There are now five permanent judgeships and four magistrate judgeships for the Western District of Tennessee.
As of September 1, 2022[update]:
|#||Title||Judge||Duty station||Born||Term of service||Appointed by|
|22||Chief Judge||Stanley Thomas Anderson||Jackson||1953||2008–present||2017–present||—||G.W. Bush|
|24||District Judge||Sheryl H. Lipman||Memphis||1963||2014–present||—||—||Obama|
|25||District Judge||Tommy Parker||Memphis||1963||2018–present||—||—||Trump|
|26||District Judge||Mark Norris||Memphis||1955||2018–present||—||—||Trump|
|16||Senior Judge||James Dale Todd||Jackson||1943||1985–2008||2001–2007||2008–present||Reagan|
|18||Senior Judge||Jon Phipps McCalla||Memphis||1947||1992–2013||2008–2013||2013–present||G.H.W. Bush|
|20||Senior Judge||Samuel H. Mays Jr.||Memphis||1948||2002–2015||—||2015–present||G.W. Bush|
|21||Senior Judge||J. Daniel Breen||Jackson||1950||2003–2017||2013–2017||2017–present||G.W. Bush|
|23||Senior Judge||John Thomas Fowlkes Jr.||Memphis||1951||2012–2022||—||2022–present||Obama|
|Seat||Prior judge's duty station||Seat last held by||Vacancy reason||Date of vacancy||Nominee||Date of nomination|
|3||Memphis||John Thomas Fowlkes Jr.||Senior status||September 1, 2022||–||–|
|#||Judge||State||Born–died||Active service||Chief Judge||Senior status||Appointed by||Reason for|
|1||John McNairy||TN||1762–1837||1802–1833[Note 1][Note 2]||—||—||Washington/Operation of law||resignation|
|2||Morgan Welles Brown||TN||1800–1853||1834–1853[Note 2][Note 3]||—||—||Jackson||death|
|3||West Hughes Humphreys||TN||1806–1882||1853–1862[Note 4]||—||—||Pierce||impeachment and conviction|
|4||Connally Findlay Trigg||TN||1810–1880||1862–1878[Note 4]||—||—||Lincoln||seat abolished|
|5||Eli Shelby Hammond||TN||1838–1904||1878–1904||—||—||Hayes||death|
|6||John E. McCall||TN||1859–1920||1905–1920||—||—||T. Roosevelt||death|
|7||John William Ross||TN||1878–1925||1921–1925||—||—||Harding||death|
|8||Harry Bennett Anderson||TN||1879–1935||1925–1935[Note 5]||—||—||Coolidge||death|
|9||John Donelson Martin Sr.||TN||1883–1962||1935–1940||—||—||F. Roosevelt||elevation to 6th Cir.|
|10||Marion Speed Boyd||TN||1900–1988||1940–1966||1961–1966||1966–1988||F. Roosevelt||death|
|11||Bailey Brown||TN||1917–2004||1961–1979||1966–1979||—||Kennedy||elevation to 6th Cir.|
|12||Robert Malcolm McRae Jr.||TN||1921–2004||1966–1986||1979–1986||1986–2004||L. Johnson||death|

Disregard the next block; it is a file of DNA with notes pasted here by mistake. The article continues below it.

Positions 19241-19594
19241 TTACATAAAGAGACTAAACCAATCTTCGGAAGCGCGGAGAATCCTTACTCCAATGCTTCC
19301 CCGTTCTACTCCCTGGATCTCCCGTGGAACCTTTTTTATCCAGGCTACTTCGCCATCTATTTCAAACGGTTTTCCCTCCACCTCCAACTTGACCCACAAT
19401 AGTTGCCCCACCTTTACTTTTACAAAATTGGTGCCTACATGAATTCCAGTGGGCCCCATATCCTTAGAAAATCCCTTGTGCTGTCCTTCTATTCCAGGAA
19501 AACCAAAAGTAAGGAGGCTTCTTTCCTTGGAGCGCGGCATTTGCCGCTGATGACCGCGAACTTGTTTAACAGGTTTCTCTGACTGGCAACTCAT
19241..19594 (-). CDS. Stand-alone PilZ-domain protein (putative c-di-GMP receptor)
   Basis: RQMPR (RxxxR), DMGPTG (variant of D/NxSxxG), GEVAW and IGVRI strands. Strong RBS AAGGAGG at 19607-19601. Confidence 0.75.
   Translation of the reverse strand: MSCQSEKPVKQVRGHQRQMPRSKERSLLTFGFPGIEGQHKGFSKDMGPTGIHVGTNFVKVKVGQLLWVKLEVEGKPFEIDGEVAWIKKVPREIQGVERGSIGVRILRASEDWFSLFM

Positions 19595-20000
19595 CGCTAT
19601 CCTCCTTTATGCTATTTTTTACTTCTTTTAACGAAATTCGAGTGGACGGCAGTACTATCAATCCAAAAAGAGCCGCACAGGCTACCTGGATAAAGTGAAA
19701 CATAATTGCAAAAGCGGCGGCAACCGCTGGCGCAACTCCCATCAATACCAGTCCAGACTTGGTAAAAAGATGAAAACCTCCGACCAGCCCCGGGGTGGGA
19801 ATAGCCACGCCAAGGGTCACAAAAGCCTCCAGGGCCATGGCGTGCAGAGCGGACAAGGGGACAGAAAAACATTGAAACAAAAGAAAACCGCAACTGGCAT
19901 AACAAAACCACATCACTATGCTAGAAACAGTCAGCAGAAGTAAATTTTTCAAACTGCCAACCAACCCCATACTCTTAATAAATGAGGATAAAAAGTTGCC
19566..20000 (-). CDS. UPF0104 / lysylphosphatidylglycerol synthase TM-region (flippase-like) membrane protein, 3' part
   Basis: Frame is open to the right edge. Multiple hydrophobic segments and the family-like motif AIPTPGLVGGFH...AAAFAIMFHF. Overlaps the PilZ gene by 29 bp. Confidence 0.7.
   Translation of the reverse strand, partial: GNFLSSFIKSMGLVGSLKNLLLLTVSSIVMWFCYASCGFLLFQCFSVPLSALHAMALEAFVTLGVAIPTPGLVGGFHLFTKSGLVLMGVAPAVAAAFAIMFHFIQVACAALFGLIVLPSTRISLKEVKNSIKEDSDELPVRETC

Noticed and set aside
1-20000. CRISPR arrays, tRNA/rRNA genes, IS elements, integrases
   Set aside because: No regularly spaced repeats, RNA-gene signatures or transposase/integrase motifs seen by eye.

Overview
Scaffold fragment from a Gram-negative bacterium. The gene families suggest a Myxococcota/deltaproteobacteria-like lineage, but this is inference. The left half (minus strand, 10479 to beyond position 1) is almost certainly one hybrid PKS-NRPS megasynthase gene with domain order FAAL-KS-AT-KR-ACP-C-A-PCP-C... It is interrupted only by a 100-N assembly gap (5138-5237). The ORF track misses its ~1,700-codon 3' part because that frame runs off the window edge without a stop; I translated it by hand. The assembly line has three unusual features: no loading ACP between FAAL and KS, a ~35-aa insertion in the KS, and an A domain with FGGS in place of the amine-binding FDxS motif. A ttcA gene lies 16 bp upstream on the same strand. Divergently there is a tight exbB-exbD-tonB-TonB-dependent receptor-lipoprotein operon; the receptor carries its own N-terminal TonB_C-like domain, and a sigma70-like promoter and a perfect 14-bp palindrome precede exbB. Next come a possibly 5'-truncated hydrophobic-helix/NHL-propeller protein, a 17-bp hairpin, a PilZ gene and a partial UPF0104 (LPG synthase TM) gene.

|13||Harry W. Wellford||TN||1924–2021||1970–1982||—||—||Nixon||elevation to 6th Cir.|
|15||Julia Smith Gibbons||TN||1950–present||1983–2002||1994–2000||—||Reagan||elevation to 6th Cir.|
|19||Bernice B. Donald||TN||1951–present||1995–2011||—||—||Clinton||elevation to 6th Cir.|
Chief judges have administrative responsibilities with respect to their district court. Unlike the Supreme Court, where one justice is specifically nominated to be chief, the office of chief judge rotates among the district court judges. To be chief, a judge must have been in active service on the court for at least one year, be under the age of 65, and have not previously served as chief judge. A vacancy is filled by the judge highest in seniority among the group of qualified judges. The chief judge serves for a term of seven years or until age 70, whichever occurs first. The age restrictions are waived if no members of the court would otherwise be qualified for the position.
When the office was created in 1948, the chief judge was the longest-serving judge who had not elected to retire on what has since 1958 been known as senior status or declined to serve as chief judge. After August 6, 1959, judges could not become or remain chief after turning 70 years old. The current rules have been in operation since October 1, 1982.
The U.S. District Court for the Western District of Tennessee is based out of two courthouses, the Clifford Davis Federal Building on 167 North Main Street in downtown Memphis and the Ed Jones Federal Building in Jackson, Tennessee.